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15 Jul 2016

Transcript:          AMA President Dr Michael Gannon with Luke Grant, Radio 2GB Afternoons, 15 July 2016

Subjects:              Federal election, health policy


LUKE GRANT: Now there's certainly no shortage of criticism over the Government's election campaign strategy or lack thereof, and one particular area copping a blow is health.

Michael Gannon is the President of the AMA. He was on the job throughout the campaign, calling out Labor's Mediscare campaign for what it was long before Coalition strategists realised its potential. But he's equally critical of the Coalition's approach to health, as it was hardly-discussed throughout the election campaign. Now Michael is reviving the debate of the GP co-payment and other health options, including unfreezing the Medicare rebate, and I'm delighted to say that Michael Gannon, President of the AMA, joins me on the line. G'day Michael.

MICHAEL GANNON: Good afternoon, Luke. How are you?

LUKE GRANT: I'm well. Really good to talk to you. You called out Labor's Mediscare campaign early. When did it become clear to you that there was something other than good policy at play here?

MICHAEL GANNON: Well, there was never any intention of the Coalition to privatise Medicare, and sadly what we saw get thrown in the bin in the heat of the election campaign was a proposal to privatise the payment system. Doesn't matter who fixes the payment system.

If it can be done in-house, that will be welcomed, but there are many elements of it that haven't changed since the mid-1980s, and you can see how much the rest of the world's changed since then. 

Now we all do everything on smartphones and tablets these days, and we've got a system that's fairly clunky and needs to be fixed, and that was never an attempt to privatise Medicare, as most of your listeners would understand it.

LUKE GRANT: Well, it's almost an attempt to improve it, because if we can spend less on clunky administration and more on treatment, that's obviously a great outcome. But is there … it must frustrate you that we've got debate to such a level in this country that someone can put together a 30 second dishonest TV commercial and the other mob back off and aren't prepared to back or argue policy?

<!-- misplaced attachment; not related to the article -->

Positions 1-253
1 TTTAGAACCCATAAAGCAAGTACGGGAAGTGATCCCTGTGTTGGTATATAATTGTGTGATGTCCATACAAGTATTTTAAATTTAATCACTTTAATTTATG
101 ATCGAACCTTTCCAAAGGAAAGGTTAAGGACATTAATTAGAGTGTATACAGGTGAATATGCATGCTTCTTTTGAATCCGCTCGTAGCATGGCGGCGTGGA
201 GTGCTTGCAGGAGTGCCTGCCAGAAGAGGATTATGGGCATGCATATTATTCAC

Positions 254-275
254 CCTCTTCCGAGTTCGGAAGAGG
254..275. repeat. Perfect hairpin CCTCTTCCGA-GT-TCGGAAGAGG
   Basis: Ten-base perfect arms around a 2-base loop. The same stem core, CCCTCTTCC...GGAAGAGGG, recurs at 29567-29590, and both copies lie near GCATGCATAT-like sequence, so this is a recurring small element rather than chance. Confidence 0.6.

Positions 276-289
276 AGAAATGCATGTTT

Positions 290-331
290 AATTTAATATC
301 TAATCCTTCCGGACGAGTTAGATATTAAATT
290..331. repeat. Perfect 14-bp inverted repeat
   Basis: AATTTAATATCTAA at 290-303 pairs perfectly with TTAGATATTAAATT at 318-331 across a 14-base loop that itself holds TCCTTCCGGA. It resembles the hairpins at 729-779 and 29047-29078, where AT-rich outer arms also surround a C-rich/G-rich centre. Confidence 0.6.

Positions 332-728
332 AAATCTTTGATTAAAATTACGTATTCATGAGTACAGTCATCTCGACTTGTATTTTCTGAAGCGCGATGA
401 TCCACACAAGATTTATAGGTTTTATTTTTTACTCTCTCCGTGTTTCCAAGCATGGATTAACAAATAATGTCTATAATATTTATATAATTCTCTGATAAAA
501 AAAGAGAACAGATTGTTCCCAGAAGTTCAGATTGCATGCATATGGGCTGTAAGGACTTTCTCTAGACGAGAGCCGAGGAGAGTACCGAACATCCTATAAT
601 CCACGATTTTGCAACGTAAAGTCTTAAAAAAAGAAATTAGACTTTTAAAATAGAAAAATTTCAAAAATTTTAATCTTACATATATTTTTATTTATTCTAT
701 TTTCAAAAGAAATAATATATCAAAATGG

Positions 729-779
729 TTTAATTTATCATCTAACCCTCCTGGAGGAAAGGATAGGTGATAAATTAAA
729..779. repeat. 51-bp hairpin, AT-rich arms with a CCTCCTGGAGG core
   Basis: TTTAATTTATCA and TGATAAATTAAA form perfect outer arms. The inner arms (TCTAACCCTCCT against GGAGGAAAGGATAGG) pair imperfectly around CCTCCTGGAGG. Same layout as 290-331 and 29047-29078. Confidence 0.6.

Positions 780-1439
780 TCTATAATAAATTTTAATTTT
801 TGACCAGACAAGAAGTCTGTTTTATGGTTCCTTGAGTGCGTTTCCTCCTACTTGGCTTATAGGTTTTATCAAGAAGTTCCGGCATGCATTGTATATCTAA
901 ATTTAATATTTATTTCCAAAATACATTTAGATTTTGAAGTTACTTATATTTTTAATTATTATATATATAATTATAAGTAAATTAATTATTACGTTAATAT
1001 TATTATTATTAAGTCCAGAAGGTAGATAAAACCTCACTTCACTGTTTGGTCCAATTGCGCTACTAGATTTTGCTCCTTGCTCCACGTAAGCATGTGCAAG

MICHAEL GANNON: Look, I think you make some good points there. It was disappointing that the Coalition ran dead on health to a large extent during the campaign. They obviously regarded it as an area that was Labor's strength, and they were right, too. There are many elements of Labor's policy which they took to the election which were stronger. They promised to unravel the freeze on GP rebates. 

They, both parties, promised significant increases in public hospital funding, which I'm sure every State Government will be welcoming. Another important platform where Labor was in front was to undo the co-payments on pathology and radiology tests. 

But my comments in the last 24 hours are not seeking a re-energisation of the co-payment debate. But what they are about is being able to have conversations about why those two proposals from two years ago were not good policy, being able to have a conversation about how we fund Medicare, 15, 20 years in advance. So hopefully we've got the payment system fixed by then, but to really future proof it, but at the same time protect those in the community that are really the most vulnerable and do need to be able to go and visit their doctor without there being the impediment of significant price signals in their way.

LUKE GRANT: See, look, the question is - and I have my own answer, I'd be very keen to know yours. What is - what should the average Australian expect from their health system? Now, my view would be if you haven't got - if you're relying on government support or the like, you're a low wage-earner, then we chip in as best we can for the basic stuff. If you earn a quid, then you're expected to contribute. It might be five bucks or whatever, and it works in such a way that if you need urgent treatment, you get it urgently. If you don't, then you get it eventually. Now have I missed something there?

MICHAEL GANNON: No, look, I think you're pretty close to the mark. When we talk about universal healthcare, what we mean is that everyone gets treatment, and we must have that. We must have that safety net so that people of limited means are looked after, and people even of means, people who have money in the bank, when they face serious health problems, that they don't go bankrupt having them dealt with.